Agra is famous as being home to one of the Seven Wonders of the World, the Taj Mahal. The city is also famous for its craftsmen and their superb inlay work on marble and soapstone, carpets, gold thread embroidery, and leather shoes. Also of interest are the Agra Fort, Sikandra, Ram Bagh, and Itmad-Ud-Daulah. Thirty five kilometres away are the imperial ruins of the Mughal city, Fatehpur Sikri. Agra is an old city and it is said that its name was derived from Agrabanad, a forest that finds mention in the epic Mahabharata. (B,D)
Day 6: Agra - Varanasi
Today we visit the wondrous Taj Mahal, where we take in the superb structure and views. Taj Mahal, the architectural modern day wonder of the world, is a fine example of the fusion of many architectural styles. We continue with a visit to Agra Fort, designed and built by Akbar in 1565 A.D. It is constructed with barricaded walls of red sandstone and it houses the beautiful Pearl Mosque and numerous palaces including the Jahangir Mahal, Diwan-i-Khas, Diwan-i-Am, Macchhi Bhawan, Nagina Masjid, Meena Bazar, Moti Masjid, Sheesh Mahal, and Musamman Burj, from where Taj Mahal is visible in all its beauty. Later in the evening we will have an early dinner followed by a transfer to the train station where we will board our overnight train to Varanasi.
The Taj Mahal was built by the Mughal emperor Shah Jahan in memory of his favourite wife, Mumtaz Mahal, who died in 1631. Its perfect proportions and exquisite craftsmanship have been described as “a vision, a dream, a poem, a wonder.” This sublime garden-tomb, an image of the Islamic garden of paradise, cost nearly 41 million rupees and 500 kilos (1,102 lbs) of gold. About 20,000 workers laboured for 12 years to complete it in 1643.
Situated on the West Bank of the Yamuna, Agra Fort was built by Emperor Akbar between 1565 and 1573. Its imposing red sandstone ramparts form a crescent along the riverfront, and encompass an enormous complex of courtly buildings, ranging in style from the early eclecticism of Akbar to the sublime elegance of Shah Jahan. The barracks to the north are 19th-century British additions. A deep moat, once filled with water from the Yamuna, surrounds the fort.
Day 7: Varanasi
Upon arrival at the Varanasi train station, we are transferred to our hotel to freshen up. After lunch, we have a half-day sightseeing tour of the city including visiting the Ghats and attending the evening Aarti ritual at the Ghats for the river Ganges.
Also known as Kashi (“the City of Light”), or as Benares, Varanasi is situated on the west bank of the Ganges and is India’s holiest Hindu City, with a spiritual and religious legacy that goes back nearly 3,000 years. This is the city of Shiva, the foremost among the 12 places where the god burrowed and then burst into the sky in a fiery pillar of light (Jyotirlinga). Sanctified by Shiva’s all-pervading presence and the sacred Ganges, the 90 or so ghats along the river define the life and identify of Varanasi. Stretching from the southern Asi Ghat to the northern Adi Keshava Ghat, close to the Malviya Bridge, the Ghat covers more than 6 kilometres. Lined with temples and shrines, the ghats reverberate with the endless cycle of Hindu religious practice, from daily rituals to profound rites of passage. (B,L,D)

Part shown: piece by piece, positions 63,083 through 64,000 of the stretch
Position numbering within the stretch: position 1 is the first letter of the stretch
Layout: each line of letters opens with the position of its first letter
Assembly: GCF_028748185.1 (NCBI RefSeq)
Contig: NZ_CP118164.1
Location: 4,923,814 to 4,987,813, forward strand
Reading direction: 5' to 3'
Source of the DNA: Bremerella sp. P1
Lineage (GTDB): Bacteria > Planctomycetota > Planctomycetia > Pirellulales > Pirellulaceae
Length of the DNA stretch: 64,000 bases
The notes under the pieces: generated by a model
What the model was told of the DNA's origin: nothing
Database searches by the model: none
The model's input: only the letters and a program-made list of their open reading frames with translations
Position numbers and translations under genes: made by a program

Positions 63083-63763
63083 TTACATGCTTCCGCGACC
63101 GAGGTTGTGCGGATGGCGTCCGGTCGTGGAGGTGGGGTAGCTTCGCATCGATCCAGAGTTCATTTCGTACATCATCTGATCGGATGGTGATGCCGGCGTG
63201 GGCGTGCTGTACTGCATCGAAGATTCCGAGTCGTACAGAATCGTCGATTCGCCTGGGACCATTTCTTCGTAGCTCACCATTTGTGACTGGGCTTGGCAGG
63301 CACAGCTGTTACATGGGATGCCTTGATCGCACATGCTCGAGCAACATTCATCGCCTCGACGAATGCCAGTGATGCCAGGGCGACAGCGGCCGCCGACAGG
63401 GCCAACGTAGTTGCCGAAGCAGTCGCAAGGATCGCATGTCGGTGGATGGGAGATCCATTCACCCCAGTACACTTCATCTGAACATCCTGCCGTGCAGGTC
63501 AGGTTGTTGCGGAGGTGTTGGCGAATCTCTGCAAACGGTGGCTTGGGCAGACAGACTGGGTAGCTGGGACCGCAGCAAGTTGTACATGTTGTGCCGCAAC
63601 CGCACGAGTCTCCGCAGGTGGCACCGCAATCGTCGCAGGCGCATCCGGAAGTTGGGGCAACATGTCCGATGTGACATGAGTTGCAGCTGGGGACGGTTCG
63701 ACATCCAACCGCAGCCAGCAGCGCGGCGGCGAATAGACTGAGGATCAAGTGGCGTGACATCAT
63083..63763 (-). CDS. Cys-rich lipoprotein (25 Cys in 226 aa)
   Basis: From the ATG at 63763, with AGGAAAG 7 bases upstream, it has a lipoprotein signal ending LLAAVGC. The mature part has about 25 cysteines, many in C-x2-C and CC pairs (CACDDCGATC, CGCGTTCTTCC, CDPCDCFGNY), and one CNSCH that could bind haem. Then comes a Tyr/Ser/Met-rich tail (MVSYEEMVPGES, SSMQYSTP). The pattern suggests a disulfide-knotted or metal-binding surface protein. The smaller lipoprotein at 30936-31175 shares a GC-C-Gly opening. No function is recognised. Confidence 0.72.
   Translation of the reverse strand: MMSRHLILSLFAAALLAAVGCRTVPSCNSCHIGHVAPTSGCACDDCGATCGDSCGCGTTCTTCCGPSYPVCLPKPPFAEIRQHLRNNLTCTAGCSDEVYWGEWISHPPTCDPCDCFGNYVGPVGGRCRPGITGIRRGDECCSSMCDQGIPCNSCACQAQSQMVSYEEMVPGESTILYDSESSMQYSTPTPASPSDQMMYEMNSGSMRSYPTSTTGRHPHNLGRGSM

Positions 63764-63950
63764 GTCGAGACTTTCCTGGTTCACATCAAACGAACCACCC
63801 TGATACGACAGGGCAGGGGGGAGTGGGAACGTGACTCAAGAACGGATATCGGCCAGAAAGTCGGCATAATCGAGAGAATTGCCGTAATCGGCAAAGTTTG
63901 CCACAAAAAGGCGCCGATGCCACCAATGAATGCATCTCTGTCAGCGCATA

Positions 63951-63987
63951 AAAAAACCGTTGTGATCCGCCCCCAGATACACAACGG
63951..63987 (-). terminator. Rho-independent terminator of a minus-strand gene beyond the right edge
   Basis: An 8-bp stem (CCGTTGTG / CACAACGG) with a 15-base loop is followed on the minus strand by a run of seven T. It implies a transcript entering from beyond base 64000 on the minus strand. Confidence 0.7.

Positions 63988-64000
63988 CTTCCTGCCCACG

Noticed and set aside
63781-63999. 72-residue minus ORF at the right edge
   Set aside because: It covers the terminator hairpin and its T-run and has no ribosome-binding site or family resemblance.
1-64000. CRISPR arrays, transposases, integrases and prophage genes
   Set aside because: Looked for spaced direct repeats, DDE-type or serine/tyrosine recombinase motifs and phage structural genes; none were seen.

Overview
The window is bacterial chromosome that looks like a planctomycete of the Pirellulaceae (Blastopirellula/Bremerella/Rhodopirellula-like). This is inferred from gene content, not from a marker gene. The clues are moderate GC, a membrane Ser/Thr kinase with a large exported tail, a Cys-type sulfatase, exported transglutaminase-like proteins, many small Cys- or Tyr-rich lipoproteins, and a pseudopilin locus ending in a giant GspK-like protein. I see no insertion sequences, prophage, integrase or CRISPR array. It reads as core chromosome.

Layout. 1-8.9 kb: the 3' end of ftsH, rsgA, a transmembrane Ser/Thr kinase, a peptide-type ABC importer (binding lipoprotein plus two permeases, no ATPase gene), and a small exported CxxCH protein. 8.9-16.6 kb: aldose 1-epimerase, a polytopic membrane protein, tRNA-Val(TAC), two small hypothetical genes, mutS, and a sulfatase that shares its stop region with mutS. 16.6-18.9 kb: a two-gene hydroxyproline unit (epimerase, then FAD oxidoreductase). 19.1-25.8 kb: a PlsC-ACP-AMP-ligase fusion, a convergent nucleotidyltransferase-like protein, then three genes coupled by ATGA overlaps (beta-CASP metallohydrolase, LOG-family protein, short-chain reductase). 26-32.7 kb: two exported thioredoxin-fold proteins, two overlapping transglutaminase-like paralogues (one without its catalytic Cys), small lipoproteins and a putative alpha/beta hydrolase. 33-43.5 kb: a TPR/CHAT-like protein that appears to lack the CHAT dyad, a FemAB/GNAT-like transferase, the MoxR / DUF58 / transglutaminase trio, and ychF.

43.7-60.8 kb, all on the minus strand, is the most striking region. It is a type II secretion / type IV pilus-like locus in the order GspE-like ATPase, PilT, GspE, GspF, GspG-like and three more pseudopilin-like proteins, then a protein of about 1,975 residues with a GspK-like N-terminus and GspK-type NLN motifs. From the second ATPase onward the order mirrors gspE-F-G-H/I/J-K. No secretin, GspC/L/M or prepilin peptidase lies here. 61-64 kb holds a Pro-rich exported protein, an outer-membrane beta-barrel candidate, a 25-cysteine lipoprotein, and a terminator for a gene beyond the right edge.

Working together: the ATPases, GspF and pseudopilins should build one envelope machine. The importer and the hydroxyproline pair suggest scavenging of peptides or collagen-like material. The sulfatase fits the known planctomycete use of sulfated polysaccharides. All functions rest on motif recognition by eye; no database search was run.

Day 8: Varanasi
Today, we take an early morning boat ride on the Ganges, a ferry pilgrimage from Ghat to Ghat. People bathe early in the morning to offer prayers to the rising sun. The two cremation ghats are Manikarniks and Harishchandra, where funeral pyres burn day and night. Hindus believe that to die in Kashi and to be cremated on banks of the Ganges is to attain release from the cycle of birth and death.
After our boat ride, we return to the hotel for breakfast, and then depart for our tour of Sarnath, the buried Buddhist city where Lord Buddha gave his first sermon. Sarnath was a renewed school of learning from 6th century BC to 12th century AD. Later on, we visit the ruins, the stupa, the Buddhist temple, and the museum. (B,D)
Day 9: Mumbai
Today we fly to Mumbai and enjoy the remainder of the day at leisure.
The capital of Maharashtra is India’s most dynamic, cosmopolitan, and crowded city. The country’s financial centre and its busiest port, Mumbai is also home to the world’s biggest cinema industry, popularly known as Bollywood. Some 16 million people, from billionaire tycoons to homeless pavement dwellers, live in this teeming megalopolis. (B,D)
Day 10: Mumbai
In the morning, we enjoy an Elephanta Excursion. The rest of the day is spent doing sightseeing in Mumbai, where we have the chance to visit the Prince of Wales Museum and The Gateway to India, among other culturally significant sites.
The Elephanta cave temples are a UNESCO World Heritage Site. Located on an island off Mumbai’s eastern shore, the 6th-century AD Elephanta cave temples, chiselled into a rocky cliff and dedicated to Shiva, contain some great masterpieces of Indian sculpture. Originally called Ghaarapuri or “Fort-City,” the island was renamed Elephanta by the Portuguese after a huge stone elephant that once stood here. (B,D)
Day 11: Mysore
After breakfast, we take a flight to Bangalore, and on arrival transfer by road to Mysore (145 km / approx. 3.5 hours drive). On arrival, we check in at our hotel. (B,D)
Day 12: Mysore
Today we enjoy a full day sightseeing. We will visit the Mysore Palace of the Maharaja. Built in 1911-12, the palace is a harmonious synthesis of the Hindu and Saracenic styles of architecture with archways, domes, turrets, colonnades, and sculptures that are magnificent. We visit the art gallery, drive up to Chamundi Hill to see Chamundeshwari Temple, and a panoramic view of Mysore. On the way back, we see the Nandi Bull.